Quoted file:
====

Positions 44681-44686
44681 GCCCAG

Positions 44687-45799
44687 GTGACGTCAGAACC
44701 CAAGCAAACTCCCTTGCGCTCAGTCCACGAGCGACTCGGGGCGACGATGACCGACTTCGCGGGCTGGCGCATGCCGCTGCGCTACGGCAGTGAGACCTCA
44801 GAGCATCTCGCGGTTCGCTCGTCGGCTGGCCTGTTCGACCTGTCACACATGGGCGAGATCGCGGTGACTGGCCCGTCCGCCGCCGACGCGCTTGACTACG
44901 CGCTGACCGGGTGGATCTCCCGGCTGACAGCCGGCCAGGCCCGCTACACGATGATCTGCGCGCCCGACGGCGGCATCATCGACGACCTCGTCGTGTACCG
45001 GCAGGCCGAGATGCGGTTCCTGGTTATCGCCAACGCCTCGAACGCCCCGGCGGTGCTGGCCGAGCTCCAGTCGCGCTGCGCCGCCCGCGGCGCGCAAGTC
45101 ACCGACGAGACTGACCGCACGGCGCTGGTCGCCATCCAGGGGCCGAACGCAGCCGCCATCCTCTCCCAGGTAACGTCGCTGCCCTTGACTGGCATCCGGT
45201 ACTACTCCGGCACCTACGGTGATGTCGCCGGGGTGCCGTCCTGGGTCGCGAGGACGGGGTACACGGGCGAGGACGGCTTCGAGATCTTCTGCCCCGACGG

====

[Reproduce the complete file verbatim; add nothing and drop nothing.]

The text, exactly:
Positions 44681-44686
44681 GCCCAG

Positions 44687-45799
44687 GTGACGTCAGAACC
44701 CAAGCAAACTCCCTTGCGCTCAGTCCACGAGCGACTCGGGGCGACGATGACCGACTTCGCGGGCTGGCGCATGCCGCTGCGCTACGGCAGTGAGACCTCA
44801 GAGCATCTCGCGGTTCGCTCGTCGGCTGGCCTGTTCGACCTGTCACACATGGGCGAGATCGCGGTGACTGGCCCGTCCGCCGCCGACGCGCTTGACTACG
44901 CGCTGACCGGGTGGATCTCCCGGCTGACAGCCGGCCAGGCCCGCTACACGATGATCTGCGCGCCCGACGGCGGCATCATCGACGACCTCGTCGTGTACCG
45001 GCAGGCCGAGATGCGGTTCCTGGTTATCGCCAACGCCTCGAACGCCCCGGCGGTGCTGGCCGAGCTCCAGTCGCGCTGCGCCGCCCGCGGCGCGCAAGTC
45101 ACCGACGAGACTGACCGCACGGCGCTGGTCGCCATCCAGGGGCCGAACGCAGCCGCCATCCTCTCCCAGGTAACGTCGCTGCCCTTGACTGGCATCCGGT
45201 ACTACTCCGGCACCTACGGTGATGTCGCCGGGGTGCCGTCCTGGGTCGCGAGGACGGGGTACACGGGCGAGGACGGCTTCGAGATCTTCTGCCCCGACGG